I’m not going to even attempt writing a summary of how well Blake Griffin has played this season. If you’re looking for that, DBB already has plenty of articles by smarter writers than I. Not to mention the fact that you can now turn on ESPN, NBA TV, or open up Twitter to catch national NBA pundits praising his play. Tuesday’s magnificent 50 point, 14 rebound, six assist night was just confirmation of what we suspected in the first two games of the season: this is Blake Griffin’s team and the city of Detroit is getting behind him.
Granted it is only three games into the 2018-19 season, but the Pistons already offer hope in a way that is unlike any other pro Detroit sports franchise right now. To give the collective “us” some perspective, the Tigers just wrapped up their first true rebuild year, losing 98 games in the process, the Wings look to be in the same kind of situation (I’m not going to pretend to know hockey, all I know is that the Wings are young), and the Lions are...well the Lions, and despite some positive moves still look like a long shot in a crowded NFC North. Which brings us to this year’s Detroit Pistons.
To the untrained Pistons fan eye, this is a team that largely looks the same as last year. Sure, there’s a new head coach in Dwane Casey, who is preaching more three pointers and an open, flowing offense. Sure, we also have a new shadow government - er, I mean, front office situation with Ed Stefanski. But at the end of the day, it’s still Andre Drummond, Reggie Jackson, and Blake Griffin, but this is not the Blake you may have been expecting.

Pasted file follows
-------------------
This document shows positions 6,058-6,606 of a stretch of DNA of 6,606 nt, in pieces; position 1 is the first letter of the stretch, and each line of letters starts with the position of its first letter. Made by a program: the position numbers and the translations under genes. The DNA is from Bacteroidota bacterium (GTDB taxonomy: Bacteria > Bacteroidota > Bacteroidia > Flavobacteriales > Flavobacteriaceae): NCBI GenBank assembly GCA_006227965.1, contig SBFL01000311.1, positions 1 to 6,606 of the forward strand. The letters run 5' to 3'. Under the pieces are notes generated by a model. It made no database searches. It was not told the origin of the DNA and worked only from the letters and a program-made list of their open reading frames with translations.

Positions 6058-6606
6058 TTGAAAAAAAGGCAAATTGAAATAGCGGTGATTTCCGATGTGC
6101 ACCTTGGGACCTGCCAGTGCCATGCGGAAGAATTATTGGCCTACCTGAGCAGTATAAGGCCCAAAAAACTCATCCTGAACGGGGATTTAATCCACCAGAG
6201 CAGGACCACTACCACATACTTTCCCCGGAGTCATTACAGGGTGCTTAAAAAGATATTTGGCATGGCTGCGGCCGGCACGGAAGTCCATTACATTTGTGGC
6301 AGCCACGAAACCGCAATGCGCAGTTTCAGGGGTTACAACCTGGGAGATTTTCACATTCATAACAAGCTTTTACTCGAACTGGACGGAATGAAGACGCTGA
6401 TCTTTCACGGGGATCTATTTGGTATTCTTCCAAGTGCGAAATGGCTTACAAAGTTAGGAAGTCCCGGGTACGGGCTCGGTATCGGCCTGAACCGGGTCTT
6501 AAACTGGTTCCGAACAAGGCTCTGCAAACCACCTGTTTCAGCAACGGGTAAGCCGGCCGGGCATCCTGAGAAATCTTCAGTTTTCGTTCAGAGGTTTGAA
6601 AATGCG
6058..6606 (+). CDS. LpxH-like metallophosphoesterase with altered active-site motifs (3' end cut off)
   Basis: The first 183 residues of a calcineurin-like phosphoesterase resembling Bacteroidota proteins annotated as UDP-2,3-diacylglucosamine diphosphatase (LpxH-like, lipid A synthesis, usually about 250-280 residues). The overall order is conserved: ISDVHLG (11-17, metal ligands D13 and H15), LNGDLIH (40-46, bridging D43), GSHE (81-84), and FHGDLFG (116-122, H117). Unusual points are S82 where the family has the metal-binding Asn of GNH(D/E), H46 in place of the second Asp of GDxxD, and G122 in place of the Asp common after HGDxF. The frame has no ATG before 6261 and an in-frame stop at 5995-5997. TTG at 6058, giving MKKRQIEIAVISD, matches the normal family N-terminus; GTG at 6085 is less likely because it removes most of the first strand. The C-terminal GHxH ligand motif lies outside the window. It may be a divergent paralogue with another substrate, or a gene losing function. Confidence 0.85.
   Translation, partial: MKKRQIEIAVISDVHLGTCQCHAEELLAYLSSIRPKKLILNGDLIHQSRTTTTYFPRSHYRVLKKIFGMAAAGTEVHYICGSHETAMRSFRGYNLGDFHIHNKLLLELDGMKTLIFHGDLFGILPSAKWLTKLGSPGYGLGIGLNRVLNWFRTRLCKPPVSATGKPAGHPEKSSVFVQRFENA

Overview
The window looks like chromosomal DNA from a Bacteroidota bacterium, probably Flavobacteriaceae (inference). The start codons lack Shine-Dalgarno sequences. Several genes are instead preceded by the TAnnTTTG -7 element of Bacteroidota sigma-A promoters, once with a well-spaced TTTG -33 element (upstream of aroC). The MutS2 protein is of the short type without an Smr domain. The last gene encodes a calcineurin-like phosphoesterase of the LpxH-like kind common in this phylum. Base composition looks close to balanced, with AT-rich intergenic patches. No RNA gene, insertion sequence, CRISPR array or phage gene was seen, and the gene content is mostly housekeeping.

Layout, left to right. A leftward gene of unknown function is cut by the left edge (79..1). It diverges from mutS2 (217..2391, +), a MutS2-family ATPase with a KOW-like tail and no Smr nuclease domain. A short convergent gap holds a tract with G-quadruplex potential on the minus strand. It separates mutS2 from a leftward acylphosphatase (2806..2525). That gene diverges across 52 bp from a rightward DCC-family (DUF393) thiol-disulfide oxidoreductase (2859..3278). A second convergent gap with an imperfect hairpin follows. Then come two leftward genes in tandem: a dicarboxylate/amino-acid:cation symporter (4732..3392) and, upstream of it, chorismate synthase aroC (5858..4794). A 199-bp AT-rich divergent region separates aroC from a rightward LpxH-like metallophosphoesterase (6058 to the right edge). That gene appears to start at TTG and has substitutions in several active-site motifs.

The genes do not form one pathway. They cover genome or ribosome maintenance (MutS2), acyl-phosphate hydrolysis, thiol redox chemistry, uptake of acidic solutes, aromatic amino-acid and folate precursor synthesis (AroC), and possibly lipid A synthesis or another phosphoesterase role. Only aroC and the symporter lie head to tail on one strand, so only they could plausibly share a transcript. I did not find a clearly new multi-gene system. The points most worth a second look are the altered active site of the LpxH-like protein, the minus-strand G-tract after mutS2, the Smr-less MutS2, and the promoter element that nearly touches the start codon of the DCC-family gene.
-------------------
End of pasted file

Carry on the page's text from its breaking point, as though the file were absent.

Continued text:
Blake Griffin looks focused, refreshed and determined in a way NBA diehards haven’t seen since the 2015 playoffs, when he averaged a cool 25 points, 12 boards, and six assists. Only this time he’s also our Chris Paul too, bringing the ball up, setting up offensive sets, and encouraging guys between plays. He’s a point forward that looks primed for May and we’re only in October. Yes I am way ahead of myself but who the hell cares. These types of performances don’t come around often.
Am I saying he’s the next local folk hero? The next Ben Wallace, Barry Sanders or Miguel Cabrera? Not yet. But in a city where wins have become few and far between, he’s offering fans something to get excited about.
After the Sixers game, Blake went on NBA TV with Isiah Thomas and Grant Hill for what essentially became a Detroit Pistons love fest. Zeke talked about his pride of seeing Blake in a Pistons uniform, Grant Hill threw out a Fishbones reference and for a moment I slipped into a coma. But when I came to, I caught Blake with the following quote. “We may not win every game, but if we come out and fight every night, the city will get behind us.” I was hooked. Sure, this is largely good media training and hyperbole, but it’s exactly the attitude and approach the Pistons need right now.
It’s more than just word, Blake Griffin’s mere presence on the floor is changing the entire makeup of the team. Ish Smith, who already was enjoying a bit of renaissance in Detroit, is looking like a perfect fit in Dwane Casey’s revamped offense. Andre Drummond looks like some pressure is off those shoulders, and games no longer NEED to start with post moves for Andre. And perhaps most importantly, it has transformed Reggie Jackson’s offensive role, from a ball pounding possessive point guard to an off-ball, always moving spot up shooter, who can still go create a bucket and get to the rim if the play really breaks down. I know most fans still are groaning about his late game performances against the Nets and Sixers, but give Reggie some credit for taking such major role changes in stride.
Now I’m not going to pretend this is sustainable. Blake still carries a heavy history of injuries, but even 50 games of this caliber may be all this team needs to be successful. Detroit is hungry for a winner to get behind, and it seems Blake is ready to answer the call.